Not just electric cars: these are the powertrains of the future

A blind focus on just one type of drive inevitably leads to a dead end. This is the result of a study by the VDE electrical engineering association. The targeted use of battery electric vehicles, fuel cell drives and e-fuels increasingly seems to be the best way forward.

Which form of propulsion will dominate mobility after the year 2030?? let’s use only battery electric powered vehicles in the future? What about fuel cells?? What about synthetic fuels? This question has been occupying the strategists and futurologists of automotive manufacturers for some time now. After all, this technological orientation may well determine the fate of an automotive group and thus of many thousands of jobs. Back the wrong horse and you’ll find yourself in massive economic trouble – at best.

studies on germany’s future

Since glass bullets are currently out of stock, studies are a good guide for decision-makers to minimize the risk of a business blunder. The VDE (Association for Electrical, Electronic & Information Technologies e.V.) has now taken a holistic approach to this issue and poses the following questions. What expectations do politicians and industry have of the drive technologies of the future, and do they share the same view?? How can germany keep up with competition from the u.s. as well as china in technology to secure jobs while ensuring a consensus among the population??

The test laboratory of the Scandinavian battery cell start-up Northvolt is ready

Battery, fuel cell and e-fuels

The result of the study is clear: only with an intelligent, technology-open mix of all available climate-neutral drive technologies – battery, fuel cell and e-fuels – can the EU’s ambitious climate goal of "zero emission" be achieved will be met. In other words, from 2030 onward, cars will mainly be battery-powered, while commercial freight and heavy-duty vehicles will be powered by a mix of battery and fuel cells. So for long distances with fuel cells, and for urban or local delivery traffic, battery electric. Synthetic fuels, known as e-fuels, are suitable for powering sporty cars, existing vehicles, and classic cars. Finally, in december 2019, the eU commission set the green deal target of making the eU carbon-neutral by 2050. "individual and mass transit must be and remain comfortable and affordable", demands dr. Ralf petri, head of the mobility division at VDE.

Porsche taycan cross turismo turbo S in the test: this is how good the e-combi is

Not just electric cars: these are the powertrains of the future

In the field of e-fuels, porsche is driving development forward together with siemens and other partners. the haru oni project in the province of magallanes is taking advantage of the excellent wind conditions in southern chile to produce climate-neutral fuel with the help of green wind power. In 2022, for example, around 130.000 liters of synthetic fuel produced. In two steps, capacity is to be increased to around 55 million liters per year by 2024 and to around 550 million liters per year by 2026. However, the recognition of synthetic fuels by the EU for reducing the CO2 fleet balance is still a point of contention. Especially since the production of these fuels is very costly in terms of energy. For this reason, systems powered by renewable energies are essential for this project.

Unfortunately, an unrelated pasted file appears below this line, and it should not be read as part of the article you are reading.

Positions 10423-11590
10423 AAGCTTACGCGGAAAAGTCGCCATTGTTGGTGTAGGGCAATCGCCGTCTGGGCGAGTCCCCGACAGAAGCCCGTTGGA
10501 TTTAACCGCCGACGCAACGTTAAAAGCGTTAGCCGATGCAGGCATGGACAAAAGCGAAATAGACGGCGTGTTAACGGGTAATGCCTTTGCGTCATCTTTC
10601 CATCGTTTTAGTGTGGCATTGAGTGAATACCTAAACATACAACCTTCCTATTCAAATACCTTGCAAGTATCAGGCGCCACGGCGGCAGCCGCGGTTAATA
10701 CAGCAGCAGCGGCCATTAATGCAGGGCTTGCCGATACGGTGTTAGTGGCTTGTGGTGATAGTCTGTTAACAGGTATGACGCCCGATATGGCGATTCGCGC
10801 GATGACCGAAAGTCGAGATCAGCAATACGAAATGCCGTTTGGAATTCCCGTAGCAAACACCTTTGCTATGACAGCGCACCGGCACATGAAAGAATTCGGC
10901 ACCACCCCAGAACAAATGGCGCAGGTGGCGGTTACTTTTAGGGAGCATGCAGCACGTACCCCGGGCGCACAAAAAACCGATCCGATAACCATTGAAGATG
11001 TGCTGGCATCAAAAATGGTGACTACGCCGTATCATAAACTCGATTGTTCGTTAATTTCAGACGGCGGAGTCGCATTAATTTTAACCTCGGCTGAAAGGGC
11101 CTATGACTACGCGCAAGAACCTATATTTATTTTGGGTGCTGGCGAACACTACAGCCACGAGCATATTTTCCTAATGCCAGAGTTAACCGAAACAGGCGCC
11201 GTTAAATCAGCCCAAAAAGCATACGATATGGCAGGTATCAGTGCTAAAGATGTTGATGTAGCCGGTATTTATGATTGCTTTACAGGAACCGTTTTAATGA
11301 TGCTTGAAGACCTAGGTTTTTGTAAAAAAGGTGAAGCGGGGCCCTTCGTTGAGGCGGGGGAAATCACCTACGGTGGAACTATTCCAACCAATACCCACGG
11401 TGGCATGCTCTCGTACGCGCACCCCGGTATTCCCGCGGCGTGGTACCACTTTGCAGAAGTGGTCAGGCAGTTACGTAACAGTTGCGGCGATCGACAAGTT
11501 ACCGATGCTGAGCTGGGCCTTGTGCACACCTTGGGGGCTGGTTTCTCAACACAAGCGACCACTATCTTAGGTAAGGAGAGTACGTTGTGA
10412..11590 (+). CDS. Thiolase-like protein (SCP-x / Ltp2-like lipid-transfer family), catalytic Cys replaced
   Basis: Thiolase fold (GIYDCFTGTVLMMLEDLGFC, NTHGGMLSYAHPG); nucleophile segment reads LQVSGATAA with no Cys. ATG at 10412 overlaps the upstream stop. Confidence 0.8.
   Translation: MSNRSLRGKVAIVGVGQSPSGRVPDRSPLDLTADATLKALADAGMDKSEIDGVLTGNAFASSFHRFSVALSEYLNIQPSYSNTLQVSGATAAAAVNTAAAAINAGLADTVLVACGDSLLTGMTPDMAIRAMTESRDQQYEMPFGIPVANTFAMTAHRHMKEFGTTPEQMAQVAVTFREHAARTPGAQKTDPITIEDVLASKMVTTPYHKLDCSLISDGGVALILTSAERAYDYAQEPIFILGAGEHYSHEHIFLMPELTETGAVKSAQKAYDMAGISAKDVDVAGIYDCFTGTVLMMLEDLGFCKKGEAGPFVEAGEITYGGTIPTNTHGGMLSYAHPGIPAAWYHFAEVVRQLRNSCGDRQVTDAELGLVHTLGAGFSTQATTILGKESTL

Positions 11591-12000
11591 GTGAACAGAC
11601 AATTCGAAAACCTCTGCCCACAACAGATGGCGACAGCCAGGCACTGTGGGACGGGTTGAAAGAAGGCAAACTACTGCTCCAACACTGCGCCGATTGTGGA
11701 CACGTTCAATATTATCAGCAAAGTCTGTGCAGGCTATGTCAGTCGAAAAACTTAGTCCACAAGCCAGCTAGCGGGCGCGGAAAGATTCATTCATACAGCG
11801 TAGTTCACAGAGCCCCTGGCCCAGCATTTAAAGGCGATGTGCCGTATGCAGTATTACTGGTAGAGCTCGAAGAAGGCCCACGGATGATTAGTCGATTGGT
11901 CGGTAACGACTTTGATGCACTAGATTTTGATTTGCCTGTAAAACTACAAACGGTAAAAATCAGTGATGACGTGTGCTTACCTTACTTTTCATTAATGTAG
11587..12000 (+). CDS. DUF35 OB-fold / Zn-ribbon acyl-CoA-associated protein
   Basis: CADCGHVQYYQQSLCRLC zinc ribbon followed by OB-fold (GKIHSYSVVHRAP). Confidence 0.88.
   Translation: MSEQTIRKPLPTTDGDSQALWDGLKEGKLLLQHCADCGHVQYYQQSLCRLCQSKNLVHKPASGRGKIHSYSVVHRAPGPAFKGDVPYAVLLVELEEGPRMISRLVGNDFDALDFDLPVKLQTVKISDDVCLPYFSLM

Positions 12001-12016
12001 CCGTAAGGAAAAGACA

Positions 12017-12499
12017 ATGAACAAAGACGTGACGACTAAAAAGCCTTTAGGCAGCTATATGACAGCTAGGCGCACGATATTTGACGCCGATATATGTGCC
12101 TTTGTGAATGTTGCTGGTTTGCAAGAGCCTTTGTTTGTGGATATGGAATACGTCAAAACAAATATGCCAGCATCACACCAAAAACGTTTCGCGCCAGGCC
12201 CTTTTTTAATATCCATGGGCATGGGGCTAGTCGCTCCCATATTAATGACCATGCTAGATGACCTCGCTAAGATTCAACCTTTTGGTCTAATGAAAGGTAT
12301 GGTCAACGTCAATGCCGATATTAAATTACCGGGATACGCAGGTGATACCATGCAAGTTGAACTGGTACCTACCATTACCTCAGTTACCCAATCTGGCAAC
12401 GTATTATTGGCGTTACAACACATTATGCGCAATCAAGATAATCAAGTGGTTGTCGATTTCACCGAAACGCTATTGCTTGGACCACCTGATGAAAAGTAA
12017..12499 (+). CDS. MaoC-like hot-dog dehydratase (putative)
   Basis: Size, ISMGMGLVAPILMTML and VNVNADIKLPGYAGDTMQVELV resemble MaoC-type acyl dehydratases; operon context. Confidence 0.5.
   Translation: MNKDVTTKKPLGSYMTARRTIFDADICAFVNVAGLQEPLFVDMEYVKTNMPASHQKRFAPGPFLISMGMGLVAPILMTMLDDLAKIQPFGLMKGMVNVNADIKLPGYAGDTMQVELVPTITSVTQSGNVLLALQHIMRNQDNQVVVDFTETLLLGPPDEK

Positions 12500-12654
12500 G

Topic: Charging infrastructure

If you take a closer look at the study results, representatives from politics and industry agree that battery-powered electric cars are the future alternative to vehicles with internal combustion engines. However, the charging infrastructure is still the eye of the needle through which electromobility must pass. At the moment, there is still a lot wrong with this area. Recently, a survey by the market research company uscale showed that one in five drivers of an electric car is dissatisfied with the charging infrastructure, and six percent are even "very dissatisfied". It is therefore hardly surprising that the respondents from politics and industry expect charging capacity bottlenecks in the future as the number of e-vehicles increases. "you can only achieve a high level of acceptance among the population if you have an optimal density of charging infrastructure," says ralf petri.

Charging station

The combination of battery and hydrogen

Today, heavy goods vehicles account for around one-third of the CO2 emissions of the entire transport sector. And this is precisely where the fuel cell comes into play. Provided it is green hydrogen obtained from renewable energies. But here, too, the infrastructure will play a decisive role in determining whether this form of propulsion will become established. Here, start-ups like cryomotive are already working on solutions. For dr. Tobias brunner, CEO of cryomotive, no way around hydrogen. "we don’t have enough electricity for all the battery vehicles. We need the combination of battery and hydrogen to decarbonize transport. One alone is not enough," the technician explains his approach. For large trucks in particular, hydrogen is expected to play its trump cards as an energy source from 2030 at the latest. cryomotive plans to put the first prototypes on the road starting in 2023.

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It seems clear that a one-sided focus on one type of drive will end in a dead end, as will ignoring the needs and wishes of car drivers and other buyers. "the implementation of the reduction of energy consumption by around 40 percent in the transport sector by 2050, as envisaged in the energy concept, can only be achieved if all the gears mesh smoothly. Starting with the production of energy sources, through the manufacturing of vehicles, to the development of a sustainable infrastructure and a new awareness of mobility among the population.", ralf petri summarizes.

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